Jordan Spieth has recently drawn comparisons to Tiger Woods, which even Tiger's old swing coach, Butch Harmon, agrees are fair to make. What part of Spieth's game is most similar to Tiger's when he was at his best? Our writers weigh in:
By RYAN LAVNER
It’s hard to quantify, but Jordan Spieth shares with Tiger Woods a rare ability to rise to the occasion.
It’s been that way for as long as I’ve covered Spieth.
In 2011, he had one final chance to join Woods as the only players to win multiple U.S. Junior titles. He won the championship match, 6 and 5. The following spring, during the NCAA finals at Riviera, the Texas freshman played Alabama’s Justin Thomas in a battle of Player of the Year contenders. All square on the 15th hole, Spieth holed a long approach shot (shocker) and won the match, helping lift the Longhorns to the team championship.
That was only the start.
To win his first PGA Tour title, at the 2013 John Deere Classic, he holed a bunker shot on the last hole to force a playoff. To win his first major, at the 2015 Masters, he got up-and-down from an impossible spot long and right of the 18th green to preserve his four-shot cushion heading into the final day. To become the youngest player since Gene Sarazen in 1922 to win back-to-back majors, Spieth sank a slippery putt on 16 and smoked a 3-wood to 15 feet on the 72nd hole at Chambers Bay. To win the Tour Championship and become golf’s first $22 million man, Spieth curled in a 45-footer on the 11th hole for the final dagger.
Woods was the master at this, seemingly willing every important putt into the cup for a dozen years. In his short career, Spieth has demonstrated the same uncanny ability to summon the goods at the best possible time, when the competition is closing in, when the pressure is at its most intense.
By REX HOGGARD
Jordan Spieth won for the sixth time in 10 months on Sunday at the Hyundai Tournament of Champions, lapping the field in Maui by eight strokes and sparking comparisons to Tiger Woods at the same point in his career.
Although Spieth doesn’t overpower golf courses like Woods did at this point in their careers, his putting, particularly in pressure situations, is the most obvious similarity.
Butch Harmon, who was Woods’ swing coach from 1996 to August 2002, said he sees much of the same composure in Spieth that was such a big part of Tiger’s persona during those early years.
“I never thought I’d see anyone who can make as many pressure putts as Jack Nicklaus and Tiger Woods did,” Harmon said. “But Jordan Spieth is definitely right there. Jordan makes more long putts then anyone we’ve seen in a long time with the exception of Arnold Palmer.”
Spieth is second on the PGA Tour in strokes gained-putting, but specifically distinguishes himself from the field, like Woods, on mid-range putts at key moments.
For the week at the Tournament of Champions he made 368 feet of putts, including bombs of 46 feet (No. 2 on Saturday), 33 feet (the second on Thursday) and 35 feet (No. 2 on Sunday).
By RANDALL MELL
We do Jordan Spieth no favors comparing him with Tiger Woods, but it’s unavoidable.
Spieth knows that, and he gives the best possible answer when asked, saying it’s premature to compare but he’s flattered because it’s his goal to move into the company of greatness.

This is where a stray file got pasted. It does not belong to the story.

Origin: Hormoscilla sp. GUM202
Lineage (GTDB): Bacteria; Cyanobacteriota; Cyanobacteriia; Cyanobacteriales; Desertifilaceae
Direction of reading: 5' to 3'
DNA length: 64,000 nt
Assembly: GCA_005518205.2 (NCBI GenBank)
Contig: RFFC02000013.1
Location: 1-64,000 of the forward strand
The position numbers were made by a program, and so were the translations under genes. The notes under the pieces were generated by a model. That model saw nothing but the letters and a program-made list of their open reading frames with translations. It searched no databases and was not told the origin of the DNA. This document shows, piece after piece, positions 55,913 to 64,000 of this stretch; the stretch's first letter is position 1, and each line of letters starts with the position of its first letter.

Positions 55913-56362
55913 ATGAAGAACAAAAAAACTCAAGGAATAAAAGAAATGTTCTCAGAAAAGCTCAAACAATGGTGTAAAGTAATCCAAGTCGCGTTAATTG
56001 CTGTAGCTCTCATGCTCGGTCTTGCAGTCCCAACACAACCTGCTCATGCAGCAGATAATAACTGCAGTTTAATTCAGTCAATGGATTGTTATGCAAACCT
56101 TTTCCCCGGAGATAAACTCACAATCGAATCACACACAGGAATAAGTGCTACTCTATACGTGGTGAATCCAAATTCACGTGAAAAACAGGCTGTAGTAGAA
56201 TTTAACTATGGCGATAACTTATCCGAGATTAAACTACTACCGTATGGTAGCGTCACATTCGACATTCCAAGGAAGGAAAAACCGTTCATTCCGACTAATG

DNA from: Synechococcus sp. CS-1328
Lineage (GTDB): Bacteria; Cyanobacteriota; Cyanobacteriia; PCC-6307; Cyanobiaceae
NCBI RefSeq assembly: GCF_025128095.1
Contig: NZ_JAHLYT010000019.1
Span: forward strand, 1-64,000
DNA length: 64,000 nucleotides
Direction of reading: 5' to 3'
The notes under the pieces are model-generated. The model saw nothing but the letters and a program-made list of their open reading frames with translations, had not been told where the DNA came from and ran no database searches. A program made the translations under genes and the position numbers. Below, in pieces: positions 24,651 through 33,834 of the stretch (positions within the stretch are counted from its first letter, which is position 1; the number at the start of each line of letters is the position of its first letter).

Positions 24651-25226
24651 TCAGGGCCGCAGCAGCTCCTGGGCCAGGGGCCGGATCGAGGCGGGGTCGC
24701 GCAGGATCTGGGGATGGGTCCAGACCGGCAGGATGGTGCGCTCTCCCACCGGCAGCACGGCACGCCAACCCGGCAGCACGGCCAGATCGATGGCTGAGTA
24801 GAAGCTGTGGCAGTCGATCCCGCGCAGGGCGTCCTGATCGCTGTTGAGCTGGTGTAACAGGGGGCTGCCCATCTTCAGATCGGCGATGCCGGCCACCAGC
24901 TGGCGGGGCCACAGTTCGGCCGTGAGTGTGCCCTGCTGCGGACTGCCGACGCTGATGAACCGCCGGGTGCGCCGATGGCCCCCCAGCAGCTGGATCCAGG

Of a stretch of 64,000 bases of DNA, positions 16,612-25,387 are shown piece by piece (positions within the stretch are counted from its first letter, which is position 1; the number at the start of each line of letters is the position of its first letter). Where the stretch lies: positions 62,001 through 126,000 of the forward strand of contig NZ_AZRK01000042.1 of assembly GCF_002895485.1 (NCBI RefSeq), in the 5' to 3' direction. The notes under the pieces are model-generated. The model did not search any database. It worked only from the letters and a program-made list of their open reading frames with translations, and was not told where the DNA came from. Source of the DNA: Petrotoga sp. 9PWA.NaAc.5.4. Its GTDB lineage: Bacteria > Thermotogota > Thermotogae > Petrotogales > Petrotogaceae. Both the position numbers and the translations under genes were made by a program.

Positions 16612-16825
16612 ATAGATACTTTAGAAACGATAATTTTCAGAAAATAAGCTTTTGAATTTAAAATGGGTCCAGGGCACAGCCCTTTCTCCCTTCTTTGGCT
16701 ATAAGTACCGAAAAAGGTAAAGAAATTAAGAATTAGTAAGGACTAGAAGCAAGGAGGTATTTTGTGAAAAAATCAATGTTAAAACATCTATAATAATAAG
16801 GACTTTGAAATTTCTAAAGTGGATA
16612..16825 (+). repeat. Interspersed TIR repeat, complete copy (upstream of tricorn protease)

Tiger knows the impossible standard he set, because he is compared with himself all the time now. He was so good, there’s a sense of doom trying to measure up, even for him now. But it won’t stop us. It’s human nature to want to compare excellence, whether it’s the best performance we’ve seen in a decade or the best steak we’ve ever eaten. It’s the way we’re wired.
How does Spieth most compare to Woods? It’s the putting. We all see that. Spieth has a gift on the greens. We talk about how Woods could dominate with power in his youth, but he demoralized players with his putter, with all the great putts he drained. Spieth can do that. Of course, Spieth will have to keep doing that before it’s really fair to compare him with Woods and Jack Nicklaus as the greatest clutch putters of all time. In the meantime, we’ll be unable to resist forcing the comparisons.
By WILL GRAY
The most striking similarity between Spieth and Woods is an innate understanding of timing. It’s knowing just when to go in for the kill, just when his closest pursuer might be reeling and can be knocked flat with a single swipe. It’s executing a risky approach shot, or converting an improbable up-and-down, or burying an 8-footer for par like it was a tap-in.
Spieth has had a few wobbles that we didn’t see from an early Woods – specifically, the 17th holes at both of the Opens last year. But overall his ability to seize the moment, especially when leading, is reminiscent of Woods. We see it when he is battling down the stretch or in a playoff, and it is equally evident at events like Kapalua, where he slowly grew his lead from three shots to five, and ultimately eight.
It’s shots like his approach to the 18th hole on Saturday, a low, running 3-iron that nearly rolled in for an albatross before setting up a closing eagle. It was Spieth telling the rest of the field, quite simply, that this was his tournament and no one else was permitted within arm’s length of the trophy.
We’ve seen similar shots recently from guys like Rory McIlroy and Jason Day, but the frequency with which Spieth hits the perfect shot at the perfect time draws comparisons to the player who did it better than anyone in recent memory.